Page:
|1||HP TouchSmart IQ816 All-in-One Desktop PC||$44802|
|2||Apple iMac MB419LL/A 24-Inch Desktop||$31666.92|
|3||Apple MacBook Pro MB470LL/A||$29544.24|
|4||Sony Vaio VGN-FW170J/H 16.4 Core 2 Duo Notebook||$26277.76|
|5||HP Pavilion HDX18-1020US 18.4 Laptop (Vista)||$26185.04|
|6||Sony Vaio VGN-FW170J/H 16.4 Core 2 Duo Notebook||$25493.44|
|7||Samsung LN46A650 46 LCD TV||$24180.92|
|8||Samsung HL72A650 72-Inch 1080p Slim DLP HDTV||$23414.84|
|9||Apple MacBook Pro MB470LL/A||$23358.6|
|10||Nikon D90 12.3 MP DSLR Camera with 18-105mm Kit||$21780.08|
|11||ATV 200cc XLarge Sport||$20640.84|
|12||Apple Macbook Air 1.6GHz Core 2 Duo Notebook||$19906.68|
|13||HP Pavilion HDX18-1180US 18.4-Inch Laptop||$19333.64|
|14||Acer AS8730-6918 18.4-Inch Laptop||$18858.64|
|15||Sony Bravia Z-Series KDL-46Z4100/S 46 LCD HDTV||$18703.6|
|16||Philips 42PFL7403D/27 42 1080p 120Hz LCD HDTV||$18674.72|
|17||Samsung HL61A750 61 1080p LED Powered DLP HDTV||$18618.48|
|18||Samsung LN40A750 40 LCD TV||$18364.64|
|19||Samsung LN40A650 40-Inch 1080p 120Hz LCD HDTV||$18363.12|
|20||Sony VAIO VGN-AW120J/H Laptop||$17986.16|
No Resellers Allowed?
Not really, just ask Kiku1980 who has won 16 Nintendo Wii's, obviously for his 8 kids and extended families. Here's what he paid for each with links to the auctions: $153.3, $213.75, $241.5, $214.65, $132.6, $178.65, $497.85, $467.55, $149.7, $362.25, $130.2, $40.65, $451.2, $218.7, $176.7, $191.4. A Spanish Blogger even complained about losing to him multiple times.
It may be in the terms of service, but that doesn't mean it can really be checked easily and enforced and they're definitely not banning the people winning the same item over and over again. Why would they want to? They buy a shit ton of bids.
There's many more...
Products Swoopo Has Sold Most Often (In Order)
- Wii | Nintendo Console + Wii Sports
- 50 Bids Voucher
- 300 Bids Voucher
- Wii Fit | Nintendo WiiFit + Balance Board
- Kingston DataTraveler 32 GB USB 2.0 Flash Drive
- Kingston Micro SD Reader & 2GB SD Card
- Panasonic KX-TG9332T Cordless Phone System
- Nikon D90 12.3 MP DSLR Camera with 18-105mm Kit
- Transcend TS8GJFV10 USB 2.0 8GB Flash Drive
- Corsair Voyager Mini 4 GB USB Flash
Analysis of Nintendo Wii
Since it's the most common thing sold based on my info here's some statistics on it. Price refers to the displayed price at the end of auction. Winner price adds the bid cost to the price.Total Tracked: 1254
Bid Butler Wins: 1041 (83%)!
AVG of price: $101.21667464115
AVG of winner price(+bids): $179.37157895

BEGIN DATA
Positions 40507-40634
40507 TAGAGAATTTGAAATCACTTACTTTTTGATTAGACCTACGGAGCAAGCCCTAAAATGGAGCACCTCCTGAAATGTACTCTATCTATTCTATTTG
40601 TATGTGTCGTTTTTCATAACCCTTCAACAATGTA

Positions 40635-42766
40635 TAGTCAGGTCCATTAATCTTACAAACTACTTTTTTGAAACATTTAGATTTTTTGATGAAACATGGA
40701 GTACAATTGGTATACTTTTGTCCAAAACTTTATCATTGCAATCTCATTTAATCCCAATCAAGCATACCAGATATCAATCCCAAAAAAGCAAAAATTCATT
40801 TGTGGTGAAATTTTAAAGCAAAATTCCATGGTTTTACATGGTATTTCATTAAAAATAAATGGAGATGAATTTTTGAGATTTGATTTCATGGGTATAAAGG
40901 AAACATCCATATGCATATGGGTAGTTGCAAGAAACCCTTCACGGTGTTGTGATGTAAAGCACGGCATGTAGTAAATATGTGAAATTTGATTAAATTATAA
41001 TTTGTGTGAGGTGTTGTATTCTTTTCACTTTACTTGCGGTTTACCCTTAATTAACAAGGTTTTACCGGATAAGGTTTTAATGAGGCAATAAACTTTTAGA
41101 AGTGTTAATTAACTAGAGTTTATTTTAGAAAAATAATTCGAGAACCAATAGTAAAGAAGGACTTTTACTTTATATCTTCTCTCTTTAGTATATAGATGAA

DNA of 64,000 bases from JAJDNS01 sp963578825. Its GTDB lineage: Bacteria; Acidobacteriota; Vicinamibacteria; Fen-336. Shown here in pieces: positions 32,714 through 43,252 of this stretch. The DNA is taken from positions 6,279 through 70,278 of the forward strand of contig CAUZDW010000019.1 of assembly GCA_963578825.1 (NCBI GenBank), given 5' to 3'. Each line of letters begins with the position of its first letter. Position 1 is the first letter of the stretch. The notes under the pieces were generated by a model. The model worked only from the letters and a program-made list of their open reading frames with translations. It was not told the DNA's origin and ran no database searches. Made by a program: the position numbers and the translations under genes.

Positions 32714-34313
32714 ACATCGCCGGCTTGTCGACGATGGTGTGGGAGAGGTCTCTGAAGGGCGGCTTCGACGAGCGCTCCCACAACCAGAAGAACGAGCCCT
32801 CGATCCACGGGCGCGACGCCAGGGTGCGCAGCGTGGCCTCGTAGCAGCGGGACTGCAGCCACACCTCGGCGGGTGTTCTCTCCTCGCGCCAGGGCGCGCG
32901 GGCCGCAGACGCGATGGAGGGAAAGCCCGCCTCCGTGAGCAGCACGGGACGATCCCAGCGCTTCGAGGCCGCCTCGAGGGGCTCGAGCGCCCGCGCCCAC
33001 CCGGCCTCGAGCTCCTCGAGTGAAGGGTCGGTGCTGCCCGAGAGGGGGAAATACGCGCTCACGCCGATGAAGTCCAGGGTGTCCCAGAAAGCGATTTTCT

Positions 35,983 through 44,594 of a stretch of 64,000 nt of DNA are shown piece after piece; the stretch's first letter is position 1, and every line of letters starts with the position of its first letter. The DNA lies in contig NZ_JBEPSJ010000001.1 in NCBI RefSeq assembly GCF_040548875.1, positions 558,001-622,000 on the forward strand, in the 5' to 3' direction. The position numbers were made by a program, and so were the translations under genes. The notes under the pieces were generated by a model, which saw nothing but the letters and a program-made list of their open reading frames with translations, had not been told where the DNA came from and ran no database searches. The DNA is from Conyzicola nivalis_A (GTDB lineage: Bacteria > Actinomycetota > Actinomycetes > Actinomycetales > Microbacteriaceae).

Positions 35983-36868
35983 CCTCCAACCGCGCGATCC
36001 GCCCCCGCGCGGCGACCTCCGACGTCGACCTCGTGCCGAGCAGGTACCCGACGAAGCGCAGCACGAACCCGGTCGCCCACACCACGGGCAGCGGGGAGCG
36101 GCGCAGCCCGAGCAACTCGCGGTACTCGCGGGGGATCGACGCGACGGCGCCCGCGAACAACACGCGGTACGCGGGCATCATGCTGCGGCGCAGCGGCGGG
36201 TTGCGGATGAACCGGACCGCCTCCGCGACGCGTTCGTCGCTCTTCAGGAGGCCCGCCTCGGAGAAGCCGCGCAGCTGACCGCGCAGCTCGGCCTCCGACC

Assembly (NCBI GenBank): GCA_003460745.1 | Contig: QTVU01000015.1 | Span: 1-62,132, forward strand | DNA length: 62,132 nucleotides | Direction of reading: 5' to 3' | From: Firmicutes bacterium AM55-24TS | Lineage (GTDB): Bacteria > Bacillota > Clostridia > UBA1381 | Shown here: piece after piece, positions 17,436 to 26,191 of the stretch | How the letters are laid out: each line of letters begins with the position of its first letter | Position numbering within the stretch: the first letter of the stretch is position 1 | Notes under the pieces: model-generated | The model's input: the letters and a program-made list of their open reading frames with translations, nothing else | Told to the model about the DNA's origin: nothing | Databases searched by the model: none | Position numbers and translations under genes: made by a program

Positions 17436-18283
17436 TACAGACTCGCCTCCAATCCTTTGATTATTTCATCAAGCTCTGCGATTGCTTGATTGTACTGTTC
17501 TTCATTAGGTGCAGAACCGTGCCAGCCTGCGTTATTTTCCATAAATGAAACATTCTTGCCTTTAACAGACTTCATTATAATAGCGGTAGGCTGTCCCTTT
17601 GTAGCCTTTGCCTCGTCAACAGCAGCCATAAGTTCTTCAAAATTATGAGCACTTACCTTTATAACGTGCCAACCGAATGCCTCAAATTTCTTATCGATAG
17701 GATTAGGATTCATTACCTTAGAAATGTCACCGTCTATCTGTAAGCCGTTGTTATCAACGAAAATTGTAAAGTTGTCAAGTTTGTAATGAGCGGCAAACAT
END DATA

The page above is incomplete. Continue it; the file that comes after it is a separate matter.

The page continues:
AVG of winner bids used: $104.2065
AVG Swoopo Earnings: $613
Standard deviation of price: $64.37504105530
Stdev of winner price: $128.51668267
Stdev of winner bids: 110.8653
Median price: $92.1
Distribution of wins by price rangeFrom $0 - $10: 49
From $10 - $20: 54
From $20 - $30: 72
From $30 - $40: 62
From $40 - $50: 65
From $50 - $60: 60
From $60 - $70: 85
From $70 - $80: 83
From $80 - $90: 76
From $90 - $100: 69
From $100 - $110: 74
From $110 - $120: 61
From $120 - $130: 66
From $130 - $140: 52
From $140 - $150: 52
From $150 - $160: 43
From $160 - $170: 32
From $170 - $180: 45
From $180 - $190: 27
From $190 - $200: 30
From $200 - $210: 24
From $210 - $220: 12
From $220 - $230: 9
From $230 - $240: 16
From $240 - $250: 10
From $250 - $260: 8
From $260 - $270: 4
From $270 - $280: 3
From $280 - $290: 1
Distribution by winner priceFrom $0 - $10: 49 wins
From $10 - $20: 54 wins
From $20 - $30: 72 wins
From $30 - $40: 62 wins
From $40 - $50: 65 wins
From $50 - $60: 60 wins
From $60 - $70: 85 wins
From $70 - $80: 83 wins
From $80 - $90: 76 wins
From $90 - $100: 69 wins
From $100 - $110: 74 wins
From $110 - $120: 61 wins
From $120 - $130: 66 wins
From $130 - $140: 52 wins
From $140 - $150: 52 wins
From $150 - $160: 43 wins
From $160 - $170: 32 wins
From $170 - $180: 45 wins
From $180 - $190: 27 wins
From $190 - $200: 30 wins
From $200 - $210: 24 wins
From $210 - $220: 12 wins
From $220 - $230: 9 wins
From $230 - $240: 16 wins
From $240 - $250: 10 wins
From $250 - $260: 8 wins
From $260 - $270: 4 wins
From $270 - $280: 3 wins
Time based stats
Time based statistics converted to central time for my convenience =P.
Wins Based on Hour of Day 0 - 23
Hour - Winner Price - Average Price0 - $174.7 - $88.35
1 - $162.62 - $83.48
2 - $172.6 - $89.4
3 - $159.32 - $97.76
4 - $189.89 - $101.98
5 - $189.8 - $100.46
6 - $185.56 - $101.59
7 - $194.74 - $106.27
8 - $198.19 - $109.92
9 - $189.35 - $110.84
10 - $198.46 - $121.77
11 - $165.2 - $96.93
12 - $172.44 - $111.37
13 - $179.35 - $113.66
14 - $179.05 - $101.84
15 - $179.85 - $114.54
16 - $209.27 - $130.34
17 - $207.58 - $110.9
18 - $177.74 - $101.4
19 - $152.17 - $90.52
20 - $167.18 - $102.17
21 - $192.68 - $92.5
22 - $179.42 - $87.59
23 - $122.71 - $63.19
By day of week
Day - Average Winner Price - Average PriceMon - $192.22 - $106.33
Tue - $170.64 - $100.74
Wed - $184.91 - $104.12
Thu - $175.49 - $100.57
Fri - $187.64 - $102.71
Sat - $165.47 - $97.4
Sun - $180.51 - $96.62
Bid butlers definitely have a huge success rate for the Wii, but it's not for the faint of heart because you have to invest uncomfortable amounts just in bids. Day of the week and hour of the day do not make a statistically significant difference. In general the earlier you get in the game the less chance you have of winning, unless you're the lone bid butler on a fairly unpopulated auction. Get in late and you pay more but waste less in bids and have a better chance of winning. Your win is many people's loss.
While I wouldn't personally risk more money with swoopo the whole system is amusing. I'm more interested with the mechanics of the site and mathematically studying bidder habbits. I'd rather view it from a programmers prospective than a consumers perspective because it's just plain lulzy sometimes. Swoopo is a system that can advert lines too good to be true legally, and can sell a regular computer for 45K just by adding a few retarded bells and whistles to induce gambling style tendencies from otherwise logical people. The system is just a money machine.
Tags: swoopo scam, is swoopo a scam, penny bid auction site fraud, swoopo bid bot, swoopo bid script, automated bid script, how to win swoopo, sham, better business beauro, consumer reports, testimonials, legitimate, ebay, swoopo clone, swoopo auction scam, swoopo coupon code promotion